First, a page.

Norfolk Academy student named Hampton Roads youth poet laureate
The kids are making some good noise.
“I used to feel different from all the other teens. So different I never wanted to be seen. I felt the urge to run and hide. So people wouldn't see me on the inside,” recited Amya Woodard Smith, talking about the alienation she feels as a teen with a disability.
She was performing at the annual poetry showcase held by Teens with a Purpose. This the eighth year the local organization is choosing a regional poet laureate. They’ll also be selecting a statewide youth poet laureate.
The event to choose the regional poet was a cross between a poetry slam and an awards ceremony.
The teens came dressed up, or down, reading from crumpled papers or reciting straight from memory. All of them spoke about things close to their hearts.
“Your father hates the way I say my name,” read Shawna Alston, who shared her poem “In Hopes of a Future Colored Bright.”
“He says I’m not the kind of person you should love. He believes your cheekbones hold secrets yet discovered. He is digging for them with his knuckles. He has yet to find them. But we have found love! Sore and scabbed. We have found love.”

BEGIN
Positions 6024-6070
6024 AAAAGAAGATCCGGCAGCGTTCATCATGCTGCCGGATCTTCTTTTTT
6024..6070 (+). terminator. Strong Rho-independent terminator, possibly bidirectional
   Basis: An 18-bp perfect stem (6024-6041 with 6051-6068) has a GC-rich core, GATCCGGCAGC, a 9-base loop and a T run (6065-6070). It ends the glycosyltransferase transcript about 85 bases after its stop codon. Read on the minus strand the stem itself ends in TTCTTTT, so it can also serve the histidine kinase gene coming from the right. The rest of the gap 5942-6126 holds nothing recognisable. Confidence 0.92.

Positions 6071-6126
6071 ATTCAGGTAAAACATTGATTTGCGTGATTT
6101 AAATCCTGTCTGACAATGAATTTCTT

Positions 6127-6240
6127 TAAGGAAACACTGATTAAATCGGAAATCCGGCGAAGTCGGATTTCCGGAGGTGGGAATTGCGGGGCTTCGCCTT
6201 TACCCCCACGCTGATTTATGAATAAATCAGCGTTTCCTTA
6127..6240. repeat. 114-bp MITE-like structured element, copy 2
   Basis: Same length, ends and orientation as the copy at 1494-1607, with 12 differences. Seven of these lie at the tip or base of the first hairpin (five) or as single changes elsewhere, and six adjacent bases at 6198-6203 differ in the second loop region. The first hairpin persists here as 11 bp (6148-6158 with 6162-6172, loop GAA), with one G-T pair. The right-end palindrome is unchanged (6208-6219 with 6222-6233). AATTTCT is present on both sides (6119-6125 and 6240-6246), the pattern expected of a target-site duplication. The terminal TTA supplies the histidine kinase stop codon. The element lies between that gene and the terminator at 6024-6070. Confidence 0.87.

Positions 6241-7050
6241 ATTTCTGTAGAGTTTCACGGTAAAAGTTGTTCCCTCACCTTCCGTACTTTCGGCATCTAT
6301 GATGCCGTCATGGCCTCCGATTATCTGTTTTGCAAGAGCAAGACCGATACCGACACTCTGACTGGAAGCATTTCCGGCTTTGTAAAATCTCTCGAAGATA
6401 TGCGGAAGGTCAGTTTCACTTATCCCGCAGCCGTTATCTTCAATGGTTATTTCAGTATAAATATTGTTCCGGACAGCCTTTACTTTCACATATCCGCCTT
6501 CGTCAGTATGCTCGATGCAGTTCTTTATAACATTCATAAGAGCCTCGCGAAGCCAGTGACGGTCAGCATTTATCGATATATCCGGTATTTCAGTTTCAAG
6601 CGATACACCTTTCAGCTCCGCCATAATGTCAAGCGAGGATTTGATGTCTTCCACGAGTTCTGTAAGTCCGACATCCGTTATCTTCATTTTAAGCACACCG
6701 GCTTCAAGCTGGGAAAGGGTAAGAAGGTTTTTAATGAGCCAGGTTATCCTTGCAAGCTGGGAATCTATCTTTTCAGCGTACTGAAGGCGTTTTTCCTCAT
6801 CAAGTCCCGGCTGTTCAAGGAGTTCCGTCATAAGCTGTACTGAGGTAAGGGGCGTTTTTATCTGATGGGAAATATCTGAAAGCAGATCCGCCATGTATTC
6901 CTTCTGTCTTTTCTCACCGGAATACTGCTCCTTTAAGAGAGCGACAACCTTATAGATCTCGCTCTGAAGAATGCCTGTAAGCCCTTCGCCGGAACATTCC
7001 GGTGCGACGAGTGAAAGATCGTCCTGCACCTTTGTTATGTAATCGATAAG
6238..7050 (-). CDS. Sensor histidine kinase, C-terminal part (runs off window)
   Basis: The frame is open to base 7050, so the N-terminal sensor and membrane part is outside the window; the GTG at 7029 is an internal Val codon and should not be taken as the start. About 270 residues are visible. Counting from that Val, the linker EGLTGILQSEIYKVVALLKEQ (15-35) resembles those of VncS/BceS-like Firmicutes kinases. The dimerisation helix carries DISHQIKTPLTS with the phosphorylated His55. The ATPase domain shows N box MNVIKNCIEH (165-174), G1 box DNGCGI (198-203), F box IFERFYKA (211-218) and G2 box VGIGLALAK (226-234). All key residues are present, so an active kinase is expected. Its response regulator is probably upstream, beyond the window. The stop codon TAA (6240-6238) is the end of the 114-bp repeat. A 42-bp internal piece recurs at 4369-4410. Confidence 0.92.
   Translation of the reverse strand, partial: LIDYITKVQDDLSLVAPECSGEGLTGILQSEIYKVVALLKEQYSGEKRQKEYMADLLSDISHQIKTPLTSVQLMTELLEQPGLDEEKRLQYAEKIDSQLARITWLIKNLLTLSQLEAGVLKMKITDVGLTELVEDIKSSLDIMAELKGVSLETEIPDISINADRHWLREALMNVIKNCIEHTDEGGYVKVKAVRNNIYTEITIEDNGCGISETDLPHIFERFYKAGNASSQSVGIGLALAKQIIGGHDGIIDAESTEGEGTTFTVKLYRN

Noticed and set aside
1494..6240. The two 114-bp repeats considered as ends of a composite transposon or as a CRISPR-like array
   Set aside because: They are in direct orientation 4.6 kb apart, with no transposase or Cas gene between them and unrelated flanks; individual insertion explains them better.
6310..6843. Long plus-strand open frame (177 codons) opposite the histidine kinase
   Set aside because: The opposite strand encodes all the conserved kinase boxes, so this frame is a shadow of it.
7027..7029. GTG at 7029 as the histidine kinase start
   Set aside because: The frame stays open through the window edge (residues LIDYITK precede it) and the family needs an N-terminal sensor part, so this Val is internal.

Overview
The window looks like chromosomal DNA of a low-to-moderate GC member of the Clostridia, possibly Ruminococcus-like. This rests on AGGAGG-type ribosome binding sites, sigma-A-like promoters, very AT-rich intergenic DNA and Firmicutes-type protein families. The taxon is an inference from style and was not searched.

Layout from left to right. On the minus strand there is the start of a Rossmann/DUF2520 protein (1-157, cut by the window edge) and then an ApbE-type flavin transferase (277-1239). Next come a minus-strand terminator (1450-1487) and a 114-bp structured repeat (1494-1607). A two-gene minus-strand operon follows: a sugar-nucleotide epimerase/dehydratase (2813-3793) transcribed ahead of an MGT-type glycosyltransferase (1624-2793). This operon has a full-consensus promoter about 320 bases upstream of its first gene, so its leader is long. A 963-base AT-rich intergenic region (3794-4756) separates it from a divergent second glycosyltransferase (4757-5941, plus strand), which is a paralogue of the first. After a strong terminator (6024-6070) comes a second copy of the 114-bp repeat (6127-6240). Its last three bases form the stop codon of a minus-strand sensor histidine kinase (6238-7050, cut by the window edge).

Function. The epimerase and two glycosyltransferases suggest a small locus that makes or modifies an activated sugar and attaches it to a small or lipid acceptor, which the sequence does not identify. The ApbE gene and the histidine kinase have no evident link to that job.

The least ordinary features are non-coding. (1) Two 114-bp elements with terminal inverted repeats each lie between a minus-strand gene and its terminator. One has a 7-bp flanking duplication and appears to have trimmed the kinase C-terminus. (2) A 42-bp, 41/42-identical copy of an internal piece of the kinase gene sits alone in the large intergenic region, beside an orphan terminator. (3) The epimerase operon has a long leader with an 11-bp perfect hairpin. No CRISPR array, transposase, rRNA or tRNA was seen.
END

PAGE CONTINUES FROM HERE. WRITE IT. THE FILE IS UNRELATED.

Amina Adeyola wore a hijab and spoke about the different cultures in her home.
“My stepmother makes collard greens on the stove. I tell her she has to teach me how to make kanafa. She says she has to teach me much more.”
“I wear her hattah scarf around my neck, the Palestinian flag across me. We have our own border. Her family, a different tongue from a country of borders still shrinking,” Adeyola read.
“We know a good thing in this kitchen: a way around countries.”
Deirdre Love runs Teens With a Purpose. Love works with these high schoolers everyday – they call her Mama D.
“We are making sure youth voice is heard and things are changed, because youth are speaking,” Love said. “And adults — if you're smart, you're listening.”
Areen Syed is 17 years old and goes to Norfolk Academy. She’s been working with Love for about a year, and she was named the 2023 Hampton Roads Youth Poet Laureate in late April.
“When I was in fourth grade, I was called a terrorist by one of my classmates due to my Islamic religion,” Syed said. “And so that was something that really stuck with me.”
She began to think about all the things others didn’t see about her.
“Mama D always tells me to speak my truth," she said.
"And I think that's something that's so essential to this. The fact that you have poetry as a tool to talk about yourself, your own story, and it really gets to people, like, it opens their minds and hearts.”